5 Celebrities Who Died Ludicrously Preventable Deaths

5 Celebrities Who Died Ludicrously Preventable Deaths

When celebrity deaths happen, they’re enormously affecting. Now, should they be so outsized in mourning, compared to the innumerable people who die every day, or the casualties of war? That’s the sort of question that’s both entirely too psychological and purposely grating for me to ever get into voluntarily. I’ll leave the musings on human morality and the ability of our brains to process grief without throwing our bodies into a woodchipper for some other, more boring website. You’re here for the icky stuff, after all!

Sometimes, a celebrity death is tragic, but not unpredictable, and hard to look back at and prevent. Obviously, outside of somebody finding the cure for cancer growing in a cabinet petri dish, most celebrities with serious medical maladies are done for. Things like addiction and mental health are difficult to defeat as well. Sometimes, though, a celebrity’s death revolves around an infuriating small, avoidable detail, something that could have been prevented with nothing more than a “HEY! Don’t do that.”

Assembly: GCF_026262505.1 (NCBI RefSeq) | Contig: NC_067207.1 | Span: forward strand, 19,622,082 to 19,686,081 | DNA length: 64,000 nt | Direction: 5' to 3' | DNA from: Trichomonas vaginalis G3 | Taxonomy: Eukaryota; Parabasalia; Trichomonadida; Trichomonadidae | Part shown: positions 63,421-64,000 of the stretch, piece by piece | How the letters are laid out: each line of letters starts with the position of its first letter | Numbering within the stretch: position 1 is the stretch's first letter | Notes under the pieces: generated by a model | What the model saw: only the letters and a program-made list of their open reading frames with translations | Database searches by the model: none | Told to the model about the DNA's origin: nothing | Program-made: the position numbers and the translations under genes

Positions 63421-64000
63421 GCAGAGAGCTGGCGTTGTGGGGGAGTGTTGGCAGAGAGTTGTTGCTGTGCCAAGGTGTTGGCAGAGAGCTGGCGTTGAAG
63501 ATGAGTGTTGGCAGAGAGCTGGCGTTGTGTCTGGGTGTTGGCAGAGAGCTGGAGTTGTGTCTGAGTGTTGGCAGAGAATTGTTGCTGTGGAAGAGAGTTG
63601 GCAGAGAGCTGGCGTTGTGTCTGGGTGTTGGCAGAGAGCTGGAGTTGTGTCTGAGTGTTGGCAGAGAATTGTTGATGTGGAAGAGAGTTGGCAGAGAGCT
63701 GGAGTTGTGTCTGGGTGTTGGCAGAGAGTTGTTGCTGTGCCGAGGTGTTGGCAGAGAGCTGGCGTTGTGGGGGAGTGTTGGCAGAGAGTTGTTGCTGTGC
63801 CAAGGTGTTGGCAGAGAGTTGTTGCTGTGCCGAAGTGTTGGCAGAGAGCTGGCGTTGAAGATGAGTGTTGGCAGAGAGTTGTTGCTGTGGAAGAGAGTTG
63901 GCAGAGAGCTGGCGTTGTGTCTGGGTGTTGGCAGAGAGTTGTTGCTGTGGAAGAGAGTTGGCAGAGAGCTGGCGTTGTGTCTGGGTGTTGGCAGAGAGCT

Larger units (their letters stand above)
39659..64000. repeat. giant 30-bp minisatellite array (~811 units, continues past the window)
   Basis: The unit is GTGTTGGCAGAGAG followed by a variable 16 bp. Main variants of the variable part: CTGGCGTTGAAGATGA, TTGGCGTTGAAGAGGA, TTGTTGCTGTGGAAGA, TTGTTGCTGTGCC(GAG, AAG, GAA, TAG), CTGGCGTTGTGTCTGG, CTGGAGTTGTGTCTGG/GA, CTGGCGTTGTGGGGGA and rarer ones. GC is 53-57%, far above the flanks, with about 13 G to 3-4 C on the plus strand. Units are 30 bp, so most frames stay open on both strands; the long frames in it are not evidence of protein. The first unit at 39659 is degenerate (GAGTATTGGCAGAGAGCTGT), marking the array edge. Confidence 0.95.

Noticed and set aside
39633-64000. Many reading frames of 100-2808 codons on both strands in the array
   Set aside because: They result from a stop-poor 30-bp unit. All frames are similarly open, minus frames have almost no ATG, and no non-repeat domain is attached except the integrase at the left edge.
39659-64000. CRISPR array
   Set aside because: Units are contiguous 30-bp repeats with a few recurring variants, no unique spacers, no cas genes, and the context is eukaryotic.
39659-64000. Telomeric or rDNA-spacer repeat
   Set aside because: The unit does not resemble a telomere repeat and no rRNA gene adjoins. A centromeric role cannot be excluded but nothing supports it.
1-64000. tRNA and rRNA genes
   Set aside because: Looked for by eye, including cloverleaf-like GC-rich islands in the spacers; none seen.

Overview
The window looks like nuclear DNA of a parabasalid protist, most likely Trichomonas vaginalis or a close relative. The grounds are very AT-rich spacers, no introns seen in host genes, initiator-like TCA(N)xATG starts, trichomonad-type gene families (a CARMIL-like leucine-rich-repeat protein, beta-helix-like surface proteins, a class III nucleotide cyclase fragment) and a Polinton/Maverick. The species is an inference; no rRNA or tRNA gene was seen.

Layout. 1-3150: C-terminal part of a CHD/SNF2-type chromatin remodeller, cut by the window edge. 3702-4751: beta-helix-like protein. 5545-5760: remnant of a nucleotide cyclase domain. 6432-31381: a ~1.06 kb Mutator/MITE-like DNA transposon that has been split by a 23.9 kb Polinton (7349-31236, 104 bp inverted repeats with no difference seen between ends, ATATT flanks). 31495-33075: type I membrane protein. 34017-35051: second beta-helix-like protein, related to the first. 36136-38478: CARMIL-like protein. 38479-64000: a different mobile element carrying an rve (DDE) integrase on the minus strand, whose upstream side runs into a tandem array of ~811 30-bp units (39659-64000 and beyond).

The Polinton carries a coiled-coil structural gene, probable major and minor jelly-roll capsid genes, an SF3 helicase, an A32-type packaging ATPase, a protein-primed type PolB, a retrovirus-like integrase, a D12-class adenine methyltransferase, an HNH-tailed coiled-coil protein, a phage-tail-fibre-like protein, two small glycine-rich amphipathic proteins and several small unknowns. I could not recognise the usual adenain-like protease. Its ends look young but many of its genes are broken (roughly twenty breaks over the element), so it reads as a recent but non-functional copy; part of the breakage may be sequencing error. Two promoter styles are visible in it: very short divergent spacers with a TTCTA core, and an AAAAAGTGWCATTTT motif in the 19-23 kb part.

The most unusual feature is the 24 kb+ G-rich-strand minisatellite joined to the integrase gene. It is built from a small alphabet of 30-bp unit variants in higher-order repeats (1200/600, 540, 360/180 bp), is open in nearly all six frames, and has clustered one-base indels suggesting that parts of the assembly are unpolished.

Here are five ludicrously avoidable celebrity deaths…

Anton Yelchin


Not even a cool car accident, with flips and stuff.

Anton Yelchin was a talented young actor, who certainly seemed primed for a continual rise. He’d already started to move his way up into the big money movies, landing roles in franchises on the scale of Star Trek. Unfortunately, the star of Terminator: Salvation found himself on the losing end of a battle with a much less impressive machine: his own Jeep.